Beerism’s Top 12 Quebec Beers from 2016 – A Terrible Year, but Certainly not for Beer.
An article by Noah Forrest
So, 2016 was pretty much a giant pile of shit. Luckily though, the Quebec beer scene wasn’t a part of all this shittiness, and has instead continued to thrive and improve, exploding with new and amazing beers almost every week. Now, not all the beers were fantastic, that’s for sure, but certainly we are getting better and better at what we do as time goes on.
It was seriously an incredible year for us Québecer beer fiends though, and maybe the best ever in my humble opinion. Breweries like Brasserie Dunham, Les Trois Mousquetaires and Dieu du Ciel not only expanded their barrel programs, but also improved them tremendously. The almighty American IPA saw an impressive contemporary transition, with several breweries (successfully) harnessing that much sought-after, hazy New England styled adaptation of the American classic.
The wild and sour beer craze continued its (welcomed) dominance on the Quebec beer landscape, with several new kettle sour adaptations. Fruited sours, dry-hopped sours and a few Gose’s happily made their ways into our bellies. Brettanomyces was the star in at least one beer from almost every single brewery this year. Auberge Sutton Brouerie has dedicated its entire production to this wild yeast strain, while Le Castor put out almost ten brand new brett fermented creations.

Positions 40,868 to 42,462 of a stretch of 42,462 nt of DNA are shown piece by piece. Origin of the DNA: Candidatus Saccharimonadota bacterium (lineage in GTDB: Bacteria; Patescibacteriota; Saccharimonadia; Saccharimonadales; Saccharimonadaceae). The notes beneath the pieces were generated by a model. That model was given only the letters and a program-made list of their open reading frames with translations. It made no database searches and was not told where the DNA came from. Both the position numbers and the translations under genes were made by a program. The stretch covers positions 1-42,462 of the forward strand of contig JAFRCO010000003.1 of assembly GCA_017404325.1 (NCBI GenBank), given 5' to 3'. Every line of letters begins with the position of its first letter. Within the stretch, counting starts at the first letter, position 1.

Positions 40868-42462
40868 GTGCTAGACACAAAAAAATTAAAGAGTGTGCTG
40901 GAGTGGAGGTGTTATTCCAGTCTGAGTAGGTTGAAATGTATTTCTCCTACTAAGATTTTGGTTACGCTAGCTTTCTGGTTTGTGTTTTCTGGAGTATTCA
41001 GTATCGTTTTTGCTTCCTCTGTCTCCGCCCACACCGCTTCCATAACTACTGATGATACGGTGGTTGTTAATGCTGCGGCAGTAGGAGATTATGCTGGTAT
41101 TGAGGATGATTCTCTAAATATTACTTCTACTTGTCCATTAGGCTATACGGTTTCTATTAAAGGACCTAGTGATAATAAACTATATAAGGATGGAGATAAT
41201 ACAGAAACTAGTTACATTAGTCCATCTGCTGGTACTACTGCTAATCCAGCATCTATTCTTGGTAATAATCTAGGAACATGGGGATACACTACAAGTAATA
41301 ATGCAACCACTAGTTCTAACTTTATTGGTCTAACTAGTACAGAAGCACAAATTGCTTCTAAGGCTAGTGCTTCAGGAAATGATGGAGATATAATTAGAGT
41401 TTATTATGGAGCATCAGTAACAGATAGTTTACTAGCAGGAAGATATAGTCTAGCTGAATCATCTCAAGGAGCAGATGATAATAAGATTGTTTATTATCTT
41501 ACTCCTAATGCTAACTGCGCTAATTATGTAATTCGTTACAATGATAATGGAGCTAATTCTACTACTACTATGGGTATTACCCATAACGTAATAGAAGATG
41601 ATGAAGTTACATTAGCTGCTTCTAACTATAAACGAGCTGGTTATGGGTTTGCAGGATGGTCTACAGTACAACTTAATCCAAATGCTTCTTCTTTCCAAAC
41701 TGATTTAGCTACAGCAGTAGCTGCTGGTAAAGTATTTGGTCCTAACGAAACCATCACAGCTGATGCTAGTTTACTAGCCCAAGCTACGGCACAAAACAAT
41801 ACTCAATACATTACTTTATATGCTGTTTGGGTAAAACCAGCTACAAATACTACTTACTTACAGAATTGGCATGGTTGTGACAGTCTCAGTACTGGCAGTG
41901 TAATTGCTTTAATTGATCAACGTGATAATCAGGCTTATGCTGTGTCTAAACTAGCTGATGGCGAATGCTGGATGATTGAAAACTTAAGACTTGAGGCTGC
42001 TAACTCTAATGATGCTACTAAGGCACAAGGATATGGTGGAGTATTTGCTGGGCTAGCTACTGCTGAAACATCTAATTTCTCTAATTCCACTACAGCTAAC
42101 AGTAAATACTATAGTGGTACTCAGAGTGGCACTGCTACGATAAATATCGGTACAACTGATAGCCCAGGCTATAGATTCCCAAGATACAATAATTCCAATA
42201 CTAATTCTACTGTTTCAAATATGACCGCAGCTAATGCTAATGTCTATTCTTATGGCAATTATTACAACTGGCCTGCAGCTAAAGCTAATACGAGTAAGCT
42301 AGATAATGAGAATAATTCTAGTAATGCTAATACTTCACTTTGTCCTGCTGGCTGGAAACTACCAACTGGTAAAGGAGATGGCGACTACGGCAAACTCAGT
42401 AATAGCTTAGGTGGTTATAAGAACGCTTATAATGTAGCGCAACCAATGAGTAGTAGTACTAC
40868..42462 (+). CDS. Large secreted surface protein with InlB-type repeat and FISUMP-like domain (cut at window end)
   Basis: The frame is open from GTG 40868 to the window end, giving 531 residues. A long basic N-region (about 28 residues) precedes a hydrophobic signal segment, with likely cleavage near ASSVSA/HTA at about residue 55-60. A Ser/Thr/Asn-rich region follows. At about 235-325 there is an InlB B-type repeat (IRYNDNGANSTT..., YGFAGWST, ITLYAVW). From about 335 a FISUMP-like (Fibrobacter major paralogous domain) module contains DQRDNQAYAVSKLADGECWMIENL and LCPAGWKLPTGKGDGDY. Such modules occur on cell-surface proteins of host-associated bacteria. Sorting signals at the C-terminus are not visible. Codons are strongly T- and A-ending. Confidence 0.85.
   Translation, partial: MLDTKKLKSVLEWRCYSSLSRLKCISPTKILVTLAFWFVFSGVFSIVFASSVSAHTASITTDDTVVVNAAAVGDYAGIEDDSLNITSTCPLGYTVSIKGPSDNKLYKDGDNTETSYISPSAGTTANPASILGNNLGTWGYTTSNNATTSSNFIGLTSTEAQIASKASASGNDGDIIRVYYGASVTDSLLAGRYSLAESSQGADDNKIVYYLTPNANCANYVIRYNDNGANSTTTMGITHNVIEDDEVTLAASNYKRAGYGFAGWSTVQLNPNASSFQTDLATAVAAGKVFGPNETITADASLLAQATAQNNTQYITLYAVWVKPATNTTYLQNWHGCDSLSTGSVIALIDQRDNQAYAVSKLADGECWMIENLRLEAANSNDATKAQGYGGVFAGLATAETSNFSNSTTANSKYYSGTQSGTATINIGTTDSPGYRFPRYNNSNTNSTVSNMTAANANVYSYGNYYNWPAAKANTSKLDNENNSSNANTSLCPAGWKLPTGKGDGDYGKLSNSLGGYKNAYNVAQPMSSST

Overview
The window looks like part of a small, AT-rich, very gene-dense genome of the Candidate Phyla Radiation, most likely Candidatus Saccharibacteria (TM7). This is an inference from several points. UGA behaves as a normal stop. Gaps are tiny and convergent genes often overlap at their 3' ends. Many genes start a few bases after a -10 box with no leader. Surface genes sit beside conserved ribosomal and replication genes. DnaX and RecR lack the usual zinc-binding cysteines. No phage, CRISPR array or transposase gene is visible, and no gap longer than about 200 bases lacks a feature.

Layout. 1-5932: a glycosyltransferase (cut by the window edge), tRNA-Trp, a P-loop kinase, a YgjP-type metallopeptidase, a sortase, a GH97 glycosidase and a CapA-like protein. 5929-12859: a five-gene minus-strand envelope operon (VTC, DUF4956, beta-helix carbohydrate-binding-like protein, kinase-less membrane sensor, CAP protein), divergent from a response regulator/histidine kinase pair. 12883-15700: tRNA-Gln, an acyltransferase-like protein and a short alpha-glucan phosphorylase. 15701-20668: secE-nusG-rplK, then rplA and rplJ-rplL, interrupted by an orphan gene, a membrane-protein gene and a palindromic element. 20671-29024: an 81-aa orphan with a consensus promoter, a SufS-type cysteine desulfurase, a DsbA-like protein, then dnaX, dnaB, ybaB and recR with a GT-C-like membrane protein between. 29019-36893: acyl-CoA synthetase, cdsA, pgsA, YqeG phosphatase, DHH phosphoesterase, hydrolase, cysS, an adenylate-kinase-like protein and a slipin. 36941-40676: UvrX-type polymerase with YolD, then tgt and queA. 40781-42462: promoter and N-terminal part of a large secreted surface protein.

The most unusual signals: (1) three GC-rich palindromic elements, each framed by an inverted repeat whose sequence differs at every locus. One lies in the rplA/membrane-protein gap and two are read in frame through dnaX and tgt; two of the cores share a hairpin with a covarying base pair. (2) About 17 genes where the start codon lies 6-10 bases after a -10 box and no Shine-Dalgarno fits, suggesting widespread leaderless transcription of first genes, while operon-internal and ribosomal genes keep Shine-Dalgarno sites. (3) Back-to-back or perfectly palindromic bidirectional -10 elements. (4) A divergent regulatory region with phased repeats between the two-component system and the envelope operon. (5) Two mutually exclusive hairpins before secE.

I’m not much into “top 10” anything, in fact I feel like this need to rate things and create lists is essentially ruining our ability to actually read. Locally speaking, Mtlblog is the worst for this; reading one of their posts is more unsatisfying than trying to scrape off your car after an ice storm using your bare hands. That being said, I’m going to be a hypocrite for the second year in a row and do a top 10 beer list. However, mine is going to be incredibly different because instead of top ten, I’m doing a top 12! I figured there are 12 months in a year, so why not? I know, right? Not even close to the same thing.
A few very important things to keep in mind before going forward: this list ONLY includes beers from Quebec, and it ONLY includes beers that I’ve already written about on the blog this year. So, that means all reviews below are excerpts from other posts, and it also means that it’s very possible that a few gems didn’t make the list, because (1) I wasn’t able to taste them, or (2) because I wasn’t able to write about them.
With this in mind, in no particular order, here are Beerism’s top 12 beers from 2016!
1 – Les Trois Mousquetaires – Barils D’Exception – Speyside